Illuminated footpath generating electricity, tree-like windmills, rain absorbing mushrooms and rain energy forest – these small architectural elements have been designed by Hariharasubbu Balamoorthy, recent graduate of Kaunas University of Technology (KTU) Faculty of Civil Engineering and Architecture in his master thesis project.
The young professional believes that practical demonstration of the eco-friendly renewable energy generating devices could be very suitable addition to the exhibitions of the Science Island National Science and Innovations Centre, which will be built in Kaunas centre, Nemunas island in the near future.
According to Balamoorthy, in order to fully use the potential of construction of A+ energy efficiency class buildings, one has to pay more and more attention to renewable energy. At the moment, Kaunas is not very active in this field.
“Renewal energy is not only about wind power stations, solar energy plants or other huge projects. Contemporary technologies allow construction of relatively small systems, which can generate enough electricity for several buildings”, says young architect.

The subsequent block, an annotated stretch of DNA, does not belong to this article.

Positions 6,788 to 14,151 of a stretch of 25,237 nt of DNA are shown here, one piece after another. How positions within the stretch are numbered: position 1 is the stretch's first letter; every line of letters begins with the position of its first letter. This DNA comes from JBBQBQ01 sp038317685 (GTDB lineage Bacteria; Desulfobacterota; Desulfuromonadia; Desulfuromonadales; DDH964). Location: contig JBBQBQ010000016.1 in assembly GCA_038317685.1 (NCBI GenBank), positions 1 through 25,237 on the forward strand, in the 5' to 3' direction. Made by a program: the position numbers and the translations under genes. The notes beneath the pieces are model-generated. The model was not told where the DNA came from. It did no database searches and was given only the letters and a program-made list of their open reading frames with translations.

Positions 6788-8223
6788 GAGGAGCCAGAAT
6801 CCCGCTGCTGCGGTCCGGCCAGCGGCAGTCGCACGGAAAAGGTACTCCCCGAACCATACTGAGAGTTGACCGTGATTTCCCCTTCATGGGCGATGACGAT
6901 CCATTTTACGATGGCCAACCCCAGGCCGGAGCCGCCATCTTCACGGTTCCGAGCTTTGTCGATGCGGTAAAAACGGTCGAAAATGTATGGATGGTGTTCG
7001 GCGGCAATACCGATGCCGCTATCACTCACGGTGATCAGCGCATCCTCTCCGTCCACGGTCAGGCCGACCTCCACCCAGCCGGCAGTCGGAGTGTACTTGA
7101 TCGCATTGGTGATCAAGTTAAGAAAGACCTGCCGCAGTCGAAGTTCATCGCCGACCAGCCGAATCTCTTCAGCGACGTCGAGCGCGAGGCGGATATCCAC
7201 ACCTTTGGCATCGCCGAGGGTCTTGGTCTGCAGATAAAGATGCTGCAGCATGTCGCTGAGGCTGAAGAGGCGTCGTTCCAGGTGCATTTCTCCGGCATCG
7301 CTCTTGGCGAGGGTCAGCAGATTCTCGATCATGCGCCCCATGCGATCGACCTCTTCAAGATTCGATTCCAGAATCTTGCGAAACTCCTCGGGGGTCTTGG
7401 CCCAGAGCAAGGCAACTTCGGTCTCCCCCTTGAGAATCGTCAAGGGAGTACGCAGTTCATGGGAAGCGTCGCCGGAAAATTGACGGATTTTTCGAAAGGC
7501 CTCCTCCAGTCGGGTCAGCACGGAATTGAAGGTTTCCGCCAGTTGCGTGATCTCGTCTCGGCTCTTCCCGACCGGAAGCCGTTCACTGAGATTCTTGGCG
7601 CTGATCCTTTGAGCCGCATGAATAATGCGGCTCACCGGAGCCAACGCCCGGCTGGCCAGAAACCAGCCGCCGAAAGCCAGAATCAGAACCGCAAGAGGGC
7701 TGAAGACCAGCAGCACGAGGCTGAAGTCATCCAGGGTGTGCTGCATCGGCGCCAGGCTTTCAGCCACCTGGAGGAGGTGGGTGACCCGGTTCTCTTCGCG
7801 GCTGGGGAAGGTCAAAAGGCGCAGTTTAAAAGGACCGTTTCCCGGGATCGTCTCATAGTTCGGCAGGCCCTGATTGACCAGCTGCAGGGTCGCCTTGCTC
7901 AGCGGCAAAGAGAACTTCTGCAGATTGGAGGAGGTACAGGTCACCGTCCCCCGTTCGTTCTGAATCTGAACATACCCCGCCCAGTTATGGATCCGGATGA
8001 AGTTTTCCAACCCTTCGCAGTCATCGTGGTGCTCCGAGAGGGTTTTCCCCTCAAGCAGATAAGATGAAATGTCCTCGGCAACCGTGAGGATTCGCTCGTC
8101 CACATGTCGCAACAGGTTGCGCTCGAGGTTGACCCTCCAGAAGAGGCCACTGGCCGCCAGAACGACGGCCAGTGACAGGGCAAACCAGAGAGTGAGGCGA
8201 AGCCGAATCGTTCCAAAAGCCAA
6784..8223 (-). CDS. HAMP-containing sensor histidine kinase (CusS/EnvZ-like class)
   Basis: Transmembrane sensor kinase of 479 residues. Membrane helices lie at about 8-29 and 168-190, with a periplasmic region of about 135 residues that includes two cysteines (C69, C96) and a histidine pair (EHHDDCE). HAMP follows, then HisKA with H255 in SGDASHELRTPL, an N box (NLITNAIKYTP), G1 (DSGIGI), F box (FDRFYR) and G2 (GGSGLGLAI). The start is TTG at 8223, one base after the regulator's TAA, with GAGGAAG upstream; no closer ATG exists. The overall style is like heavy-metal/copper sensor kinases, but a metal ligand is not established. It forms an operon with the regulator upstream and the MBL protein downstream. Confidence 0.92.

For example, the 3 meters’ width and 100 meters’ length photovoltaic footpath could generate around 11.2 MWh of energy in a year. 10 tree-like windmills would add 24 MWh, 10 tree-like solar plants would add 7.4 MWh, and a photovoltaic sphere – 34 MWh to that number. In total, these small systems would generate 83.6 MWh of energy per year, which is enough to light 1.6 thousand LEDs for a whole year.
According to Balamoorthy, the innovative architectural elements and their construction could cost around 1.2 million euros. In his master thesis he has also included piezoelectric energy generation method – mushroom-like rain shelters or special roof sections – which would generate electricity from rain. However, these elements were not included into calculations.
“The proposed technologies are basically imitating forms found in nature. The tree-like windmills and solar plants would preserve the natural look of the island, and the footpath would blend into the landscape and sustain the spirit of biomimicry”, says the young KTU graduate.
Balamoorthy, who comes from India says that after working in a college in his home country for 3 years, he decided to expand his knowledge and to study in a country he has never been to.
“I lived Southampton, Great Britain, so I am already used to the European mentality and the way of life. To be honest, there is no much difference between Lithuania and Britain, except the language. Kaunas is a friendly city for international students, most of the people speak English, and are always willing to help”, says Hariharasubbu Balamoorthy, who has already learned several basic phrases in Lithuanian, and says that in Lithuanian there are many similar words to his native language.
He is planning to stay in Kaunas and to pursue doctoral studies here.